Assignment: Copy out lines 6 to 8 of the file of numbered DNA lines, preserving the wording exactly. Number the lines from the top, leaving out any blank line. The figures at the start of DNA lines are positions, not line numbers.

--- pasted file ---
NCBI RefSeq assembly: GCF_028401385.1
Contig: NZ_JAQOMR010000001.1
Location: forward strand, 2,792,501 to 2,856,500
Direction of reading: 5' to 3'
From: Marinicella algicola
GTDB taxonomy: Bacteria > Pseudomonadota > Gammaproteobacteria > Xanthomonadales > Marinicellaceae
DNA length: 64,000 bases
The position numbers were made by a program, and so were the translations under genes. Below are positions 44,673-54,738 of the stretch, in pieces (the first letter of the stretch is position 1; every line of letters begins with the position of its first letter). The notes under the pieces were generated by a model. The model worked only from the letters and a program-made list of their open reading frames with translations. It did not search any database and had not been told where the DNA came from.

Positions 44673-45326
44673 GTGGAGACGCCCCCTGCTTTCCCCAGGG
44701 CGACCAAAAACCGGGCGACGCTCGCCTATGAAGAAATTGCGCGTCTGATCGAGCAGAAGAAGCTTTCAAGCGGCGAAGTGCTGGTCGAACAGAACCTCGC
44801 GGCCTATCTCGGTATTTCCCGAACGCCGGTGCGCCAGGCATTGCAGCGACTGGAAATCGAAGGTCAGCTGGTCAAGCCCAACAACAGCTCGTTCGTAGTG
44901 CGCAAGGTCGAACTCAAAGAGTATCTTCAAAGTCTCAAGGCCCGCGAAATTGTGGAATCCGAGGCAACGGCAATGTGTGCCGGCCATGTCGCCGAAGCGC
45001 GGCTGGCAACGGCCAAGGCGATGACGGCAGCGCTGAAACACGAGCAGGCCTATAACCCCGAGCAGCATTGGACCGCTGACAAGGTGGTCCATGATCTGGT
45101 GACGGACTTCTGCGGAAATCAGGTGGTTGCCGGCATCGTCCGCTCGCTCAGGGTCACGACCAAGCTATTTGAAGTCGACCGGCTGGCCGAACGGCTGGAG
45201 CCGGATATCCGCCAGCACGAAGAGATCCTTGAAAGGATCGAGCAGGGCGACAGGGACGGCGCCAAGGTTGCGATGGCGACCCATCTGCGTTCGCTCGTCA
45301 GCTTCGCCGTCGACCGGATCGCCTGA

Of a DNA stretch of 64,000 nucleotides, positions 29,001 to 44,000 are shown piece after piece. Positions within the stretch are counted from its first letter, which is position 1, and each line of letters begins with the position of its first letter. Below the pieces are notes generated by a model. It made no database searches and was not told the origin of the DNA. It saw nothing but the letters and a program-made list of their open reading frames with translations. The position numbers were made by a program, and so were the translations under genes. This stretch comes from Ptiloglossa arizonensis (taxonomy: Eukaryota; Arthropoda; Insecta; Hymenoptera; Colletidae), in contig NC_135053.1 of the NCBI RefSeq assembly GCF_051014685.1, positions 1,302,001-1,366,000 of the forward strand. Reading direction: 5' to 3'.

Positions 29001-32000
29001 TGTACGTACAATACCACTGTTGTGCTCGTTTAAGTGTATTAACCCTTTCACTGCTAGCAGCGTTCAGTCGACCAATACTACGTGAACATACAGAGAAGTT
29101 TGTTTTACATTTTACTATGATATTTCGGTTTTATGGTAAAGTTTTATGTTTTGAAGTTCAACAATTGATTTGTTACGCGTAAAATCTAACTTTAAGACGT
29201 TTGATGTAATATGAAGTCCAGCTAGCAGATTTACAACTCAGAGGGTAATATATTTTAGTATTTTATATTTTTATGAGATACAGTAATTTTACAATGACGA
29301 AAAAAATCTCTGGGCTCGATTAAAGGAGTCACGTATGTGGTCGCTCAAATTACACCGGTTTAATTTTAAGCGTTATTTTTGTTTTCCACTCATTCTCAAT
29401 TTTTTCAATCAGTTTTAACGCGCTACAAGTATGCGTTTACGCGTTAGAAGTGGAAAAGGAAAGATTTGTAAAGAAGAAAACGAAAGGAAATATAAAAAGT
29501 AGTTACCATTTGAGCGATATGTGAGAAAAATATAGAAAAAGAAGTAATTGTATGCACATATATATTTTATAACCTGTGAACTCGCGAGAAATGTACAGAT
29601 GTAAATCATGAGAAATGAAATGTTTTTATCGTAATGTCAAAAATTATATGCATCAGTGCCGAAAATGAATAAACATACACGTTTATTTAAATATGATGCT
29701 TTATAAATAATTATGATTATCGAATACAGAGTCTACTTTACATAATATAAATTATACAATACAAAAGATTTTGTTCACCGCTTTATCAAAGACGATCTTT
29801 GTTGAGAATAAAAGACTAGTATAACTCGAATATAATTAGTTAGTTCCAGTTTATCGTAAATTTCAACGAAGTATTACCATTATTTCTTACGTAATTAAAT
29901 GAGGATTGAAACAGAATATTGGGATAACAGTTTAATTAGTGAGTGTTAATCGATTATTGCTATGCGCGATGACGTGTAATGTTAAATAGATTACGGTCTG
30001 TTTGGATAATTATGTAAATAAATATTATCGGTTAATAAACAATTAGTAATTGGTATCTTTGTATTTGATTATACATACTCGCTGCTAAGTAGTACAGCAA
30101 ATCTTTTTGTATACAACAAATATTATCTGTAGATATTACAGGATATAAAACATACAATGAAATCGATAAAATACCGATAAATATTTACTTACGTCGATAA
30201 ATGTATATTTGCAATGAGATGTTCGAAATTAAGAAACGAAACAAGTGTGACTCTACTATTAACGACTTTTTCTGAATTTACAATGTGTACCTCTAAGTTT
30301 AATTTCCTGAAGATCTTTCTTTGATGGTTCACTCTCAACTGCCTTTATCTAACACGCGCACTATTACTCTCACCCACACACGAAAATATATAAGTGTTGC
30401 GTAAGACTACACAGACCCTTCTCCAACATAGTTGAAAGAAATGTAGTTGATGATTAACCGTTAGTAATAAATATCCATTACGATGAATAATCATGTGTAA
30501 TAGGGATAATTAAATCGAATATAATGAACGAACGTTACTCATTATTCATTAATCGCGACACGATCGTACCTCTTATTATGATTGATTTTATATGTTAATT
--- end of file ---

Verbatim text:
GTDB taxonomy: Bacteria > Pseudomonadota > Gammaproteobacteria > Xanthomonadales > Marinicellaceae
DNA length: 64,000 bases
The position numbers were made by a program, and so were the translations under genes. Below are positions 44,673-54,738 of the stretch, in pieces (the first letter of the stretch is position 1; every line of letters begins with the position of its first letter). The notes under the pieces were generated by a model. The model worked only from the letters and a program-made list of their open reading frames with translations. It did not search any database and had not been told where the DNA came from.